Sunday, Oct 21, 2018
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Melissa Poiter follows her passion

Da Hut Take-Away is quickly acquiring a following with its down home favorites with Creole and Jamaican influences

Melissa Poitier has no formal culinary training — she learned how to cook from her deceased mother, Marilyn Poitier, watching food shows on television, and taking in all she could from a chef at a now closed restaurant where she used to work as a server.

She has put that all together with the love she herself has for eating a delicious meal in the food she serves at Da Hut Take Away.

Poitier’s menu is Bahamian with a mix of Creole and Jamaican influences, in a nod to the mix in her heritage. That means serving the obligatory snacks — that are always a Bahamian favorite intermingled with curry chicken and chicken and waffles, to griot (pork, chicken, fish fingers, and conch).

She has developed a following at her Market Street and Wulf Road location, as people compliment her daily on her food.

“What makes all of my dishes so good is that we cook with love. I just enjoy cooking. We cook with care. A lot of customers return and say they really enjoy the food.”

She had a patron return to her restaurant to tell her that the fish fingers he had at her restaurant were the best he’d had in a while. Her response: “I said that’s because we cook our food with love.

From comfort meals like steamed ham, turkey and salmon; must have souses — chicken, pig feet and ribs; snacks — chicken, fish, conch, shrimp; burgers that run the gamut; pasta salads with almost all proteins; to waffles and pancakes with chicken, shrimp and fish; and griot (pork, chicken, fish fingers and conch) served with plantain and pickliz, Poitier offers a meal to accommodate almost all tastes for this type of food.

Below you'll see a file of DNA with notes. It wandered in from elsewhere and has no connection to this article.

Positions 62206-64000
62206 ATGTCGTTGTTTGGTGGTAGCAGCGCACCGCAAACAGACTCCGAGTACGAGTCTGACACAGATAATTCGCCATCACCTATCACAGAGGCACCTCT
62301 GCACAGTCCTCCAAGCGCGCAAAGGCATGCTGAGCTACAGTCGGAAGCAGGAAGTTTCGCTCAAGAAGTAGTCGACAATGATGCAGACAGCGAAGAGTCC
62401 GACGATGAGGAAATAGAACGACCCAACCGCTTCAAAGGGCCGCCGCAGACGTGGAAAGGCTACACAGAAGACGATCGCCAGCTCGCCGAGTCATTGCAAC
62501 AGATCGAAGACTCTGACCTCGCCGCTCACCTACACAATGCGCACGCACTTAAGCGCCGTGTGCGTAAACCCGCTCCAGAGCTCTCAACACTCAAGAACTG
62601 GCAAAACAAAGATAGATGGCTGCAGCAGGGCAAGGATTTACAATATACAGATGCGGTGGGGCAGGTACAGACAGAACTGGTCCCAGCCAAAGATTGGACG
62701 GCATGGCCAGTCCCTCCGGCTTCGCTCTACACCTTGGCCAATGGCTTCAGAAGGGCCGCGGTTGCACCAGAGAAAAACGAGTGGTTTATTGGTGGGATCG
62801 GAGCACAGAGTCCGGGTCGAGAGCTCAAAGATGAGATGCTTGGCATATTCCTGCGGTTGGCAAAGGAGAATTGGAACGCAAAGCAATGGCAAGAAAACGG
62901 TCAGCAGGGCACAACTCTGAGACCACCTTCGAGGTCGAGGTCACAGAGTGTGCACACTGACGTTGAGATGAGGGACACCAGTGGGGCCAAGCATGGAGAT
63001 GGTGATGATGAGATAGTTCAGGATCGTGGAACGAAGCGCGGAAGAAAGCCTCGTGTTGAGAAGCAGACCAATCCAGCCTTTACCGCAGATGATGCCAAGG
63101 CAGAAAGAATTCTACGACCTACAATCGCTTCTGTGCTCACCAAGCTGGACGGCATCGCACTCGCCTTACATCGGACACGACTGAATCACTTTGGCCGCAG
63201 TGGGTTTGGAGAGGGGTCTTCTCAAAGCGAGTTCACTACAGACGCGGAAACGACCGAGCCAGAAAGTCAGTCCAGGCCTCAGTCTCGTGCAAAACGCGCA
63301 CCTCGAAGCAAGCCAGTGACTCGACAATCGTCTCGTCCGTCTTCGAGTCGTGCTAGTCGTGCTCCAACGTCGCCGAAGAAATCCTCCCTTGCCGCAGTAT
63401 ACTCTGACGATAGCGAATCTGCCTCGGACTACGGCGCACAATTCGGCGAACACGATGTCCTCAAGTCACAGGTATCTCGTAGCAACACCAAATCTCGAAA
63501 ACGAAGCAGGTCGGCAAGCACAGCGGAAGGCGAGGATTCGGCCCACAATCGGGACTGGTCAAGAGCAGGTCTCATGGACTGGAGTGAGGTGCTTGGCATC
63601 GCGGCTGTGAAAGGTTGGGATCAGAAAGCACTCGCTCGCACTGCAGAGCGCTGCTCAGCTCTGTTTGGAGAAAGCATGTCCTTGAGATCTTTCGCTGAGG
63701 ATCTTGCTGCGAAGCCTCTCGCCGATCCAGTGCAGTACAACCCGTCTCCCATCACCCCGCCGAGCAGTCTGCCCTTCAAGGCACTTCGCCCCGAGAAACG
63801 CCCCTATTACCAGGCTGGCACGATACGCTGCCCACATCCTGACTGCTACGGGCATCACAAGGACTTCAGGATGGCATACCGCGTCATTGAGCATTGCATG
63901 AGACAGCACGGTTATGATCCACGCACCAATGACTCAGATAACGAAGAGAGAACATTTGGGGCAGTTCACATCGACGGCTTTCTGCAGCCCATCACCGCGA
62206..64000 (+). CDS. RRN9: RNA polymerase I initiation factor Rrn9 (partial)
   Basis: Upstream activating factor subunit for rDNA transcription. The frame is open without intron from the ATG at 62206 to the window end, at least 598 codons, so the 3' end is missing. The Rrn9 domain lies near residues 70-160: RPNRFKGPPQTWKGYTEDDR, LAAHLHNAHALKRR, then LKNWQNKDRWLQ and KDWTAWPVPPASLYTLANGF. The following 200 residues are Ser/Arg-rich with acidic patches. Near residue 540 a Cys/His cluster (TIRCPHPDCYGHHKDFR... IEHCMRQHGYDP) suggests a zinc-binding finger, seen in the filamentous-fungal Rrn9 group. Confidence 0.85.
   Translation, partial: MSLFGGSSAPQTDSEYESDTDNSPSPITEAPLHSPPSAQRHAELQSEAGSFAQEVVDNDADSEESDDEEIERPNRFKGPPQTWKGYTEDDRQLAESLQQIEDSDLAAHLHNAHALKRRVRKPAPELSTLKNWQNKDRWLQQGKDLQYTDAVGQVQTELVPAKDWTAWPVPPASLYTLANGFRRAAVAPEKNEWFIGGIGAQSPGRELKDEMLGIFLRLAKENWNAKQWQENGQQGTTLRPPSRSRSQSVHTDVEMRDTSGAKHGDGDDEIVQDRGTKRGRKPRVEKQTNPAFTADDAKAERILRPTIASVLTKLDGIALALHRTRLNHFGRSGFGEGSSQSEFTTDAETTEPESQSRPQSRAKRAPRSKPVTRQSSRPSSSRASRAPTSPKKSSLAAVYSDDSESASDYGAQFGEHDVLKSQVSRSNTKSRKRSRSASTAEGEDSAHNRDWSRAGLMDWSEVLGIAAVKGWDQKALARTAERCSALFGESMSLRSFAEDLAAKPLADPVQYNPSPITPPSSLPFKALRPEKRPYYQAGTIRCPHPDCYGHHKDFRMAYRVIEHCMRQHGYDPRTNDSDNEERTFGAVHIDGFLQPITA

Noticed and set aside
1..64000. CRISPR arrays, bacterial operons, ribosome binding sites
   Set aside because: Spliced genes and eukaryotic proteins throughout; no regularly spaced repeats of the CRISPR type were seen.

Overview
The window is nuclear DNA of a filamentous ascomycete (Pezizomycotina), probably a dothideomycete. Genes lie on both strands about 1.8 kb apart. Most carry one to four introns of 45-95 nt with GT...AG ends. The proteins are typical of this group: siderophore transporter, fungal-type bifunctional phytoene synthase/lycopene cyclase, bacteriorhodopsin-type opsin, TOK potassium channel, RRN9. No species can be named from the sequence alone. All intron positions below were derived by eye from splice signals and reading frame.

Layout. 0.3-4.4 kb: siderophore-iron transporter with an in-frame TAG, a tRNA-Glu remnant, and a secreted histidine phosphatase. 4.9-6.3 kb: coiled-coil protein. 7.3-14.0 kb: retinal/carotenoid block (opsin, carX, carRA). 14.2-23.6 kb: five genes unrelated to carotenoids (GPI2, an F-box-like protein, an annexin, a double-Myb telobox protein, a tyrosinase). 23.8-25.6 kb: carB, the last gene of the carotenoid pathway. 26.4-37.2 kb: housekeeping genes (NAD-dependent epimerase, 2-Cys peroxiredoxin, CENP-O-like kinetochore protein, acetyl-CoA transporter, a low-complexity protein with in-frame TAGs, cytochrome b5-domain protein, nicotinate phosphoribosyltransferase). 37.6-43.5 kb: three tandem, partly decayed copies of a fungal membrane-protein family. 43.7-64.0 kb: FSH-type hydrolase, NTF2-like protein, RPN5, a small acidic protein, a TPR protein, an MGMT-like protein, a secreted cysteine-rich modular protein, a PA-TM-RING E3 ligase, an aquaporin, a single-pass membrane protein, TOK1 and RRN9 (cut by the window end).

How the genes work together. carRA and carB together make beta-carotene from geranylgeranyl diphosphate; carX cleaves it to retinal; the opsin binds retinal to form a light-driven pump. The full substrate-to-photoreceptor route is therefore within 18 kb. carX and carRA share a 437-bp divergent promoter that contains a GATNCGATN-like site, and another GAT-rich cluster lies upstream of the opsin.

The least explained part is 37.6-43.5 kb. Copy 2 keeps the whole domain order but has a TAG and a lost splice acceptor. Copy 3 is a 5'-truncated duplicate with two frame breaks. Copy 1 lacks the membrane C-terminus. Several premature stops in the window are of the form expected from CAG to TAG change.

When pulling up a chair in her restaurant, you will find Poitier opting for the griot which she learnt to cook from her aunt, Helen Brown, or the sweet and spicy bam bam shrimp, or shrimp fettuccine. But she admits that her biggest seller has been her burgers. She estimates selling at least 50 daily. And she has seen people in the neighborhood who were not previously been exposed to the idea of eating chicken and waffles become more curious about the dish.

“In this neighborhood, they are intrigued. They would see me or someone eating it and then say they want to try it.”
Open from 6:30 a.m. she offers all the local breakfast staples.

Poitier decided to follow her passion and open Da Hut earlier this year after quitting her job, and after engaging in a 40-day corporate fast at her church to help her figure out which direction she needed to go in.

“I did the fast and I got the answers that I needed. I was actually supposed to open another business, but then God led me to this place,” she said.

Da Hut is open Monday through Thursday from 6:30 a.m. to 8:30 p.m., and Friday and Saturday, 6:30 a.m. to 10:30 p.m. It is located at the light at Market Street and Wulf Road, in the building on the right.


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